Tax Code Information: What Is Irs Section 4975?

IRS Tax Code section 4975 imposes penalties on prohibited transactions involving retirement accounts and other employee benefit plans.

IRS section 4975 is about the improper use of certain employee benefit plans. It imposes tax penalties on "prohibited transactions" between the plans and "disqualified persons."

The plans covered by this section include individual retirement accounts and individual retirement annuities, certain stock bonus, pension, and profit-sharing plans, and certain medical and education savings accounts.

"Disqualified persons" have some specified relationship to the plan, and include fiduciaries, people providing services to the plan, employers whose employees are covered by the plan, and employee membership organizations whose members are covered. Certain relatives of disqualified persons are also disqualified, as are certain owners, shareholders, officers, directors, highly-compensated employees, partners, and joint-venturers of disqualified employers or employee membership organization.

Section 4975 says that as a general rule, disqualified persons may not:

-- Sell, exchange, or lease any property to or from a plan.

-- Borrow from or lend money to a plan.

-- Accept goods, services or facilities from a plan, or furnish them to a plan.

-- Use the income or assets of a plan for their own benefit.

-- If fiduciaries, deal with the income or assets of a plan in their own interests or for their own accounts.

There are numerous exemptions to the general rules:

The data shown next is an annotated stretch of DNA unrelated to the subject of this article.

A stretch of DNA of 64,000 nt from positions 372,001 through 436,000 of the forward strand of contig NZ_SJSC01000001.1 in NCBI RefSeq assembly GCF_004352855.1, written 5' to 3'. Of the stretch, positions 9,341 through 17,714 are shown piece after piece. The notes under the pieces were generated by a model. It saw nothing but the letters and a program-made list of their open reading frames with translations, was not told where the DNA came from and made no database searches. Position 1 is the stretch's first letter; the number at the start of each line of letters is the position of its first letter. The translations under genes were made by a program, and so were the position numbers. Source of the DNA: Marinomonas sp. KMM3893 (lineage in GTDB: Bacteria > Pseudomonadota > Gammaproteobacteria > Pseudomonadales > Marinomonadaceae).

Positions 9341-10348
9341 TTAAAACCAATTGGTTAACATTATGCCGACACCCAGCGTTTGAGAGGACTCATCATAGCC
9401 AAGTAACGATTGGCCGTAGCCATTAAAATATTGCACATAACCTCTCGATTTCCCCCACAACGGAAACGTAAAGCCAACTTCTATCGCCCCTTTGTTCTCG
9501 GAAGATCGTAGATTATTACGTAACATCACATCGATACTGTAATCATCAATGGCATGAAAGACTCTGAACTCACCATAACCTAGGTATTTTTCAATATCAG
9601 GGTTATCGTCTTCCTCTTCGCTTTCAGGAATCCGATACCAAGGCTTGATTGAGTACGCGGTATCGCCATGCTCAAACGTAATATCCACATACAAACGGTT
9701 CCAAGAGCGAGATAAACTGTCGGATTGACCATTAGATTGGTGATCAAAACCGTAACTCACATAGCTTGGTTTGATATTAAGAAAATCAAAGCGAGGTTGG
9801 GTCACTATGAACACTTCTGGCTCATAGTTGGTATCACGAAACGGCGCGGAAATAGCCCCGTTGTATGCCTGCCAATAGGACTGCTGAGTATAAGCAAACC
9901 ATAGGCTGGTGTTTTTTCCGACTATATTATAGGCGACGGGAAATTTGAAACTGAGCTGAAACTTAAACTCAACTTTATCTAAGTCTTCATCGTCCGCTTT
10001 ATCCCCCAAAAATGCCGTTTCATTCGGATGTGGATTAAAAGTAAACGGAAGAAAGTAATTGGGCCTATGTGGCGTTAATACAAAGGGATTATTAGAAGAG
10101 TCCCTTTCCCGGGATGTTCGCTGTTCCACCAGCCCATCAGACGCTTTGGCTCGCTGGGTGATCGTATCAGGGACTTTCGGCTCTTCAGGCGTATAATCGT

1. You can apply for an individualized exemption which may be granted if it is administratively feasible, is in the interests of the plan, and protects the rights of the plan's participants and beneficiaries.

2. There are special rules for individual retirement accounts, Archer MSAs, and Coverdell education savings accounts.

3. In addition, section 4975 lists fifteen specific exemptions where the general rules concerning prohibited transactions do not apply. These are quite complex, and you should consult a tax advisor for more information. Here are a few examples, just to give you a sense of the scope of the exemptions:

-- A disqualified person who is a participant or beneficiary of a plan may obtain a loan from the plan IF the loan is available to all such participants or beneficiaries on a reasonably equivalent basis, is not made available to highly compensated employees, is made in accordance with specific provisions regarding such loans set forth in the plan, bears a reasonable rate of interest, and is adequately secured.

-- A disqualified person may provide office space or legal, accounting, or other services necessary for the establishment or operation of the plan IF no more than reasonable compensation is paid.

-- A disqualified person may receive any benefit to which he or she is entitled as a participant or beneficiary in the plan IF the benefit is computed and paid consistent with the terms of the plan as applied to all other participants and beneficiaries.


Section 4975 lays out a two-tiered system of tax penalties imposed on disqualified persons who participate in prohibited transactions.

First, there is a tax of 15% of the amount of the transaction for each year, or part of the year, in the taxable period.

Second, if the prohibited transaction is not corrected within the taxable period, an additional tax of 100% of the transaction amount will be imposed.

-- This article is merely meant to provide a brief and hopefully readable overview of the IRS section, but does not constitute legal or professional advice. You should consult a tax attorney or other tax professional if you have any questions about this subject.

© High Speed Ventures 2011